SYDNEY • Australia's central bank yesterday cut interest rates to an all-time low of 1.75 per cent, the first easing in a year as it seeks to restrain a rising currency and stave off the creeping curse of deflation.
The Reserve Bank of Australia's (RBA) quarter-point cut sent the local dollar down more than one US cent to US$0.7567 as markets wagered a further move to 1.5 per cent was now likely.
Australia is just the latest in the Asian region to feel the chill of deflation as too many goods chase too little demand. Singapore surprised many by easing last month, after India, Taiwan, Indonesia, China, Japan and New Zealand.
Speculation of a possible cut flared last week when Australian government data showed inflation had slowed far more than expected in the first quarter of the year.
Underlying inflation dropped to a record low of 1.5 per cent, taking it well under the RBA's long-term target band of 2 per cent to 3 per cent and effectively pushing real rates higher.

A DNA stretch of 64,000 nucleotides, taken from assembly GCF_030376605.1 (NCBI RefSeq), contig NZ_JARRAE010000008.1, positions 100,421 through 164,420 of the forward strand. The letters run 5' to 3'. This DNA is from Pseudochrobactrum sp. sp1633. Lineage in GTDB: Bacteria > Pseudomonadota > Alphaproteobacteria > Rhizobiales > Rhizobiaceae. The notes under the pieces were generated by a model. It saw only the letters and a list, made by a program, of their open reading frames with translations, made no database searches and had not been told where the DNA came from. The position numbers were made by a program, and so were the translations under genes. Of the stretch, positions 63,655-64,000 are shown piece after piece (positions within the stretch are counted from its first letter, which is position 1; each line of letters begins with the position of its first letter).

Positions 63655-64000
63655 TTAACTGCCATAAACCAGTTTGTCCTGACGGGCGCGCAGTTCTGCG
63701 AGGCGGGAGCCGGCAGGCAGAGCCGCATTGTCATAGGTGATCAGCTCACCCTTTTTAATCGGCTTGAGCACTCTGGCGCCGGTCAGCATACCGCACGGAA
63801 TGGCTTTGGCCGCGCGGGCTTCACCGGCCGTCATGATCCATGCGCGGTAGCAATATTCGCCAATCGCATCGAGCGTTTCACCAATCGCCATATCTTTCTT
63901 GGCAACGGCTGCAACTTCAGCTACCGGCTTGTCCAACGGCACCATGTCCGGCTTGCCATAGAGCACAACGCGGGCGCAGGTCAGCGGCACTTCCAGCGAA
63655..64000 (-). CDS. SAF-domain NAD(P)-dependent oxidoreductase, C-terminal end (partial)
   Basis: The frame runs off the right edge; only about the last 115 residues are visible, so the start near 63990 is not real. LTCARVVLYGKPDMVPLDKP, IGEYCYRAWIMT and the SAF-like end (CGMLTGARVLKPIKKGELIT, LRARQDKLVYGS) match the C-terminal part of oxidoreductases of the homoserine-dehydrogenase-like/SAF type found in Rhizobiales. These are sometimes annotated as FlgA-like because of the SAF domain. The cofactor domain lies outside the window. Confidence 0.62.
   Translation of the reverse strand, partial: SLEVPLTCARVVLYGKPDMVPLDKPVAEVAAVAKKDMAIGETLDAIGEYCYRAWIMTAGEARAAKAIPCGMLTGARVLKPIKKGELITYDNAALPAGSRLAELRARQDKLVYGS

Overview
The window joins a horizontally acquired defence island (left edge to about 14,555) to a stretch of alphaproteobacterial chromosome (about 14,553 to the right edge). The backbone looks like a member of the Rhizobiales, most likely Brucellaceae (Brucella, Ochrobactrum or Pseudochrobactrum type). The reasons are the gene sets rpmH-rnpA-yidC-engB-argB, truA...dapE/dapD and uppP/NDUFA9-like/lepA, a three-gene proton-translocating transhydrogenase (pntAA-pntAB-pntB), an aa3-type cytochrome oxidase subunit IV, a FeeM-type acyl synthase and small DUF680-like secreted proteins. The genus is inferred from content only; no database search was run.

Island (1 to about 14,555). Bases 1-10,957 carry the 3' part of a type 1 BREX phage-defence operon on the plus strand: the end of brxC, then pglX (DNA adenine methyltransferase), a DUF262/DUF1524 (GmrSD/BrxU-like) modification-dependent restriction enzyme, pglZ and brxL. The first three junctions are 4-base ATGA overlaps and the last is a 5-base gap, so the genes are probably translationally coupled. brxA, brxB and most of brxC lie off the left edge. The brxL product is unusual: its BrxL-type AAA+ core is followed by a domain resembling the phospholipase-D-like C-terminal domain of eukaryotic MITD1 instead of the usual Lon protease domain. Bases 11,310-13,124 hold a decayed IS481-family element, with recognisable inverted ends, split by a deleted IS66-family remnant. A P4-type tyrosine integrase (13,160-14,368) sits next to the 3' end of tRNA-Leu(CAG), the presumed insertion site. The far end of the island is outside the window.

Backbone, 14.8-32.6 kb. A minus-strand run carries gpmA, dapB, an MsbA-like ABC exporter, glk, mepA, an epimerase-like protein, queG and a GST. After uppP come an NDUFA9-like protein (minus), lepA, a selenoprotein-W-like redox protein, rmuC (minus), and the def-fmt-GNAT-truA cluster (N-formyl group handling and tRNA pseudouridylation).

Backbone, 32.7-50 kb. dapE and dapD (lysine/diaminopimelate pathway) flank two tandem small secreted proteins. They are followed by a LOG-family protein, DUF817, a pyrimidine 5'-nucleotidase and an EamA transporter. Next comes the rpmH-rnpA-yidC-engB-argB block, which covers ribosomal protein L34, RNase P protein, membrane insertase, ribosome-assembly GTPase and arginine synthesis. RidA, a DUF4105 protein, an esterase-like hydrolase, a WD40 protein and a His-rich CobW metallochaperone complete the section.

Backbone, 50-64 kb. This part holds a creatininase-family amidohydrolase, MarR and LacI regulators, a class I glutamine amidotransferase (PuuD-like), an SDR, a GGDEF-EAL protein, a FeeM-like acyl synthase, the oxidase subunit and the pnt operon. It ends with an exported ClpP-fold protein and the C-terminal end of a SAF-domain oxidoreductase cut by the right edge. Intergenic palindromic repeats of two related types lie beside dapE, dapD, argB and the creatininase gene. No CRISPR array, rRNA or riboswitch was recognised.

"Inflation has been quite low for some time and recent data was unexpectedly low," RBA governor Glenn Stevens said in a brief statement after the bank's May policy meeting. "These results, together with ongoing very subdued growth in labour costs and very low cost pressures elsewhere in the world, point to a lower outlook for inflation than previously forecast."
Eight central banks globally have embarked on entirely new stimulus cycles so far this year while the Bank of Japan and European Central Bank have embraced sub-zero rates and expanded their asset-buying campaigns.
All this easing abroad has, in turn, boosted the Australian dollar further than the RBA desired, hurting exports and tourism while pushing down import prices and, hence, inflation.
While Australia is still struggling with the unwinding of a massive mining boom, economic activity has been generally favourable. Growth was a surprisingly brisk 3 per cent last year and unemployment recently fell to a 30-month low of 5.7 per cent.
The RBA had also been reluctant to risk a debt-fuelled bubble in the housing market, though tightened rules on investment lending have led to prices cooling in recent months.
"At present, the potential risks of lower interest rates in this area are less than they were a year ago," Mr Stevens said yesterday, providing another reason to expect further cuts. REUTERS